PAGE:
Still fun, yes!  Soon we enter this other word, Empis, where its citizens suffer from a disease called “the gray” that slowly and brutally turns their faces into misshapen mounds of gray skin.  Charlie has many adventures and meets some very interesting characters who have lost much of their faces and often a sense – sight, hearing, eating, etc.

The Guardian and others call this book “terrifying.”  I am not certain I would have read it, if I had read these reviews first.

After Charlie and Radar travel deep into this land where evil creatures have overtaken the society and created the gray, depression, foreboding, and poverty, Charlie is thrown into prison.  Here is where the 200 pages of terror begin. The story here is brutal and murderous.  Even though I found this section of the book repulsive, still, I kept it at four hearts.  The tale is amazing, and woven throughout are stories, references, and metaphors that hearken back to numerous fairy tales.  Again fun!

With a grain of salt,  and a bit of self-surprise, I recommend this Stephen King.

December 2022

Buddhism is Not What You Think

Steve Hagen

Nonfiction 2003 | 255 pages


I was quite disappointed in this book, especially since I so enjoyed the other Hagen book I read, Buddhism Plan and Simple.  I just don’t think there was nearly enough content to fill this book.  I found it extremely repetitive.  He says the same thing over and over, sometimes not even changing the words.

That being said, here are some of the gems I took from his writing:

Pg 40. It's better instead to just look at the situation you're in and see immediately and directly what's going on.  If you do this honestly and earnestly, you'll see that you're already sustained, complete, and whole and that everything you'll ever truly need is at hand.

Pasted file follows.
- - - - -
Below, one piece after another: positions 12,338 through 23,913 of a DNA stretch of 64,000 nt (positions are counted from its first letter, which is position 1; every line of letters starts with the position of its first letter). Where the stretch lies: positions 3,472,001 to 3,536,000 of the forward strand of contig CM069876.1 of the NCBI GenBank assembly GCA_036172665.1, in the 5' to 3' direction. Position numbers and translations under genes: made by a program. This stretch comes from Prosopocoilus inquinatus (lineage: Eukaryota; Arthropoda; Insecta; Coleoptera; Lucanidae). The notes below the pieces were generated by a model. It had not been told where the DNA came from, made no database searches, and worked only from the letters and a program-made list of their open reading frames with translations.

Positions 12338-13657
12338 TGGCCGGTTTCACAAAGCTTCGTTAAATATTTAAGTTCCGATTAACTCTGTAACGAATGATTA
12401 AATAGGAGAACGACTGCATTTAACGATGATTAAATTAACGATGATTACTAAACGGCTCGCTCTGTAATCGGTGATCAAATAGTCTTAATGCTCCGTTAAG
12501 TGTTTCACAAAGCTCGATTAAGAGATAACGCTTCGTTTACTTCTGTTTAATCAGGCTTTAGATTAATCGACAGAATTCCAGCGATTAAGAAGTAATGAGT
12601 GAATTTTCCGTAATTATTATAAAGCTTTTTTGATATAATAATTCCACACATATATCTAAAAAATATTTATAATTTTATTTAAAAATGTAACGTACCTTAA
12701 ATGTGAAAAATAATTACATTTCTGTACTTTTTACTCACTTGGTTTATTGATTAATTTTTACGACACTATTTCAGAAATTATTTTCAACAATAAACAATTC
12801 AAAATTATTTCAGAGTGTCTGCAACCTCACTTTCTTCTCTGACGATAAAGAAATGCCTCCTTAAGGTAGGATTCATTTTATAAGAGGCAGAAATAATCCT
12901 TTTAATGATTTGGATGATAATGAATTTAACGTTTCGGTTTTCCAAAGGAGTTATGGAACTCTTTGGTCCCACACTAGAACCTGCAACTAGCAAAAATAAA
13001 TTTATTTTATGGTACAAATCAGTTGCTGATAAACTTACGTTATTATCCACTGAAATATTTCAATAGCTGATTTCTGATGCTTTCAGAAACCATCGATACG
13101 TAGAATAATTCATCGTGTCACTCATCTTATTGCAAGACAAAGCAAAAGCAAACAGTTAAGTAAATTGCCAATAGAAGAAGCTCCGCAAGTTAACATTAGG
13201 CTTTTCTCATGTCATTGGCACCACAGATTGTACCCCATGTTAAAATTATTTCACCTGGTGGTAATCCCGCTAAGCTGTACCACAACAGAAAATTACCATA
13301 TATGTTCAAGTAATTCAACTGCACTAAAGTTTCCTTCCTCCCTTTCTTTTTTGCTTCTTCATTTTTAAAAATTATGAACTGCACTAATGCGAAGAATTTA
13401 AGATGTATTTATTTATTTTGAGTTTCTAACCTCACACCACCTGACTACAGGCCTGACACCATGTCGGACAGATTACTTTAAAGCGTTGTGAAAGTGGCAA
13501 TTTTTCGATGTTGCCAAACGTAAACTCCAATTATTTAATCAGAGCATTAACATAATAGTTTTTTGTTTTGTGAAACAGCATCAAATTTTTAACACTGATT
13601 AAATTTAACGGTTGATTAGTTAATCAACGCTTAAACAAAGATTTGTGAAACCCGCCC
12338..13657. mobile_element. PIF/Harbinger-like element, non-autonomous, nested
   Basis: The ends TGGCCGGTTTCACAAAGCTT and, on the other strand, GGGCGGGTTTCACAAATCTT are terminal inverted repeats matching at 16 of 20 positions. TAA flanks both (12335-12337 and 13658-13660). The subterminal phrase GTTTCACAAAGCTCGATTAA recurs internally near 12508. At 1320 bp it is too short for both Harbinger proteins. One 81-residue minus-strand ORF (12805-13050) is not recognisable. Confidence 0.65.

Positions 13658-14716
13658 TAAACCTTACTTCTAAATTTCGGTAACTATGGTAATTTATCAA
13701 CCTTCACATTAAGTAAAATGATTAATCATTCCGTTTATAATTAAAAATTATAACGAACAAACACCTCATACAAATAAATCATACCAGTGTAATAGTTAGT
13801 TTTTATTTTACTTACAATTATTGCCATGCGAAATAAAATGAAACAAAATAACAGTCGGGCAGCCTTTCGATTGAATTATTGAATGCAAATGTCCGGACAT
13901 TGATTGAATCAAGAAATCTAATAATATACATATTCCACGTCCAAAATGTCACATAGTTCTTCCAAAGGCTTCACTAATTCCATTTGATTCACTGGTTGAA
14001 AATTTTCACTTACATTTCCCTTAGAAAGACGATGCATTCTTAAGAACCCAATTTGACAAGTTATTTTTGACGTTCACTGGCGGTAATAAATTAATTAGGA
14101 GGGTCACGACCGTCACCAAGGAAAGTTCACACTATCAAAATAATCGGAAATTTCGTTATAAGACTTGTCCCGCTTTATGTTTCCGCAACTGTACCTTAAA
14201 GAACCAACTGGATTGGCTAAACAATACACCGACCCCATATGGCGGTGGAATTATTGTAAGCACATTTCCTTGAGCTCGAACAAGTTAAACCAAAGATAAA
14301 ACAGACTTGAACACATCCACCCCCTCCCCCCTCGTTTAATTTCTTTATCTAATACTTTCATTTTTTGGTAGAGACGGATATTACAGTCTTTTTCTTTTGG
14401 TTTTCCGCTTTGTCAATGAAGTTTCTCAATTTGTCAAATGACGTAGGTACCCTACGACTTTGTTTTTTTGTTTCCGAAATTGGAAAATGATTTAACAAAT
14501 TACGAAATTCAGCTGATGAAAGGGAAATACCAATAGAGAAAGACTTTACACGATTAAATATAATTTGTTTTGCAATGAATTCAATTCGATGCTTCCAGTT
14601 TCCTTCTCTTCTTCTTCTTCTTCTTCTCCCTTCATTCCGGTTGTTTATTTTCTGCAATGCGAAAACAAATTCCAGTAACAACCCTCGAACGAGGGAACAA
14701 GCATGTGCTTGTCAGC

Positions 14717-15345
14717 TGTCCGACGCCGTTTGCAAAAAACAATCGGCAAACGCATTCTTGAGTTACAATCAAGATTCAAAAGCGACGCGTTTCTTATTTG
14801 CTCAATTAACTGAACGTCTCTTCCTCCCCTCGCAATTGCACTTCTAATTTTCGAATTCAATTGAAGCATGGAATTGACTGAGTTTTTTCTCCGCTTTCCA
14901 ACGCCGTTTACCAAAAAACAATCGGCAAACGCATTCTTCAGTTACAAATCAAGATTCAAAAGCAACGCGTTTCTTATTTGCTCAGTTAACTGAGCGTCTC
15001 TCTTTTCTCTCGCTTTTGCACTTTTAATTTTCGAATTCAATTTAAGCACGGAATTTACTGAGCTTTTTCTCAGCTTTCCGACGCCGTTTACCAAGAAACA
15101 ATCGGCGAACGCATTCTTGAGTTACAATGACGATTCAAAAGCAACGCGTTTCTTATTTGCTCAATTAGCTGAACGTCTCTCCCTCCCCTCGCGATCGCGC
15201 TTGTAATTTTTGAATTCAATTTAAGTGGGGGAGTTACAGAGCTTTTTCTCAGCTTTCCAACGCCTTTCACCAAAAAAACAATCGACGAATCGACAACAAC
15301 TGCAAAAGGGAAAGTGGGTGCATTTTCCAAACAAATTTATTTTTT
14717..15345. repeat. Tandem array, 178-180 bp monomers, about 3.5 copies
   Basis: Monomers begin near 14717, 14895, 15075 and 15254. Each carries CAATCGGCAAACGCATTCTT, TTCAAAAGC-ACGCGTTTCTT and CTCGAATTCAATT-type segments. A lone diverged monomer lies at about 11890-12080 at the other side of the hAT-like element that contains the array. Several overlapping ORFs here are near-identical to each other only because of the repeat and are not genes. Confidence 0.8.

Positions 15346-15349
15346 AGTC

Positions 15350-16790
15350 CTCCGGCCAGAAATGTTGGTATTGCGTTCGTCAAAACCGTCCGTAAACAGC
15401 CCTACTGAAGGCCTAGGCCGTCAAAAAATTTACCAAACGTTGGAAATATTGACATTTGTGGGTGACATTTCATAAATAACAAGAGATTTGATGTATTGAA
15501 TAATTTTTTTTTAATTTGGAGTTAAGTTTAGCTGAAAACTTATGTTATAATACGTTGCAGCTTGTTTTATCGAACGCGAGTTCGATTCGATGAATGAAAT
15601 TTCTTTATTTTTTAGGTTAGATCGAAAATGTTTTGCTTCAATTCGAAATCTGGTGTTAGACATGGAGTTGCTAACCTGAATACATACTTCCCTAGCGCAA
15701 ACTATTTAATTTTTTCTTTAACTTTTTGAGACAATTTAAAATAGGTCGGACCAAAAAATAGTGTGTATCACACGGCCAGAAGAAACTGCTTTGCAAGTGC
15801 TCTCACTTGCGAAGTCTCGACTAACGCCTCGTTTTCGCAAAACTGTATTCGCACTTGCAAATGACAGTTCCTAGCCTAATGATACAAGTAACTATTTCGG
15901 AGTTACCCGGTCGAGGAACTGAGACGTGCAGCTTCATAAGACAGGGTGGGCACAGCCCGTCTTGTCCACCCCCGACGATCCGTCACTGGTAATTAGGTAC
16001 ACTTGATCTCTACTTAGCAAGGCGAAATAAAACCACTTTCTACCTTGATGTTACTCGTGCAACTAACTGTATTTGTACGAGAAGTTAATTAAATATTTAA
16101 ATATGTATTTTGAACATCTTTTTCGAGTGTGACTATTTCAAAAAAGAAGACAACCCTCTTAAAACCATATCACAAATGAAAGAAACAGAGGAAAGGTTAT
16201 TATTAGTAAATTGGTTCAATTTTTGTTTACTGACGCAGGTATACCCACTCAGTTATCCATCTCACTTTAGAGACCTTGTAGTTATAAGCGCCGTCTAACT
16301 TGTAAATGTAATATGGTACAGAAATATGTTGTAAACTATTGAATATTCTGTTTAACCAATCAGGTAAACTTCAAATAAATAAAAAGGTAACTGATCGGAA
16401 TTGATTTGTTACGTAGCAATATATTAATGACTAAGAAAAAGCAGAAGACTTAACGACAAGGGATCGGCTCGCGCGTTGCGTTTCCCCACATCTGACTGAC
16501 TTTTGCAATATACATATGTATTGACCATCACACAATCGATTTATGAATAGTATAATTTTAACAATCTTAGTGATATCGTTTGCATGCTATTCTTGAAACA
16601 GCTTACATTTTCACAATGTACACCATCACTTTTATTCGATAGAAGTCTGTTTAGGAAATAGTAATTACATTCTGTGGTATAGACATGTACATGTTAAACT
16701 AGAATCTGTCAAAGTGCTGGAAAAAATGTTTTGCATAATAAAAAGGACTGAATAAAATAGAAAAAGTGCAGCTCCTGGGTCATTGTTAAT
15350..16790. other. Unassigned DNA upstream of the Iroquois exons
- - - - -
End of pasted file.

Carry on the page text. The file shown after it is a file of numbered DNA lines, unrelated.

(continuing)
Pg 49.  The Buddha pointed out that any idea of existence or persistence is faulty. But he also pointed out that any notion of nonexistent is also flawed.

Pg 65. Instead of just seeing, most of us most of the time search for a better idea, a more useful concept, a clearer explanation that will at last crack open the world for us.

Pg 66, 67. We overlook that we cannot have "off" without "on."  We cannot have "this" without "that." In fact, no object can form in the mind without its very identity being wrapped up in all that it us not ... Nothing stands on its own.  Nothing has its own being. Each thing is inseparable from, and inter-identical with, all that it's not.

Pg 80. The Buddha said that he taught only two things:  dukkha--which can be translated as change, sorrow, loss, suffering, vexation, or confusion--and release from dukkha.

Pg 101.  It doesn't matter what the activity is.  If you really understand meditation, it can reach into every activity of your life, 24/7.

Pg 107.  The Way – Truth, Reality, Enlightenment – is always with people.  It's with you now.

Pg 123.  So what is the most precious thing?  It's not a thing at all.  It's this very moment.

Pg 180.  It is said that a Bodhisattva comes into the world forsaking understanding and being understood.  This is true.

Pg 185.  In this moment it is possible to realize that we do not need to understand, to be understood, to have the right idea.  All we need to do is awaken to here and now – to stop jabbering to ourselves and be present in this moment.

There's nothing to prove, nothing to figure out, nothing to get, nothing to understand.  When we finally stop explaining everything to ourselves, we may discover that in silence, complete understanding was here all along.

Pg 209.  That this will never come again is what it actually means to be born again and again.  We, and indeed the whole world, are born repeatedly, over and over, in each new moment.

December 2022

Bear, Otter, and The Kid

TJ Klune | Fiction, 2011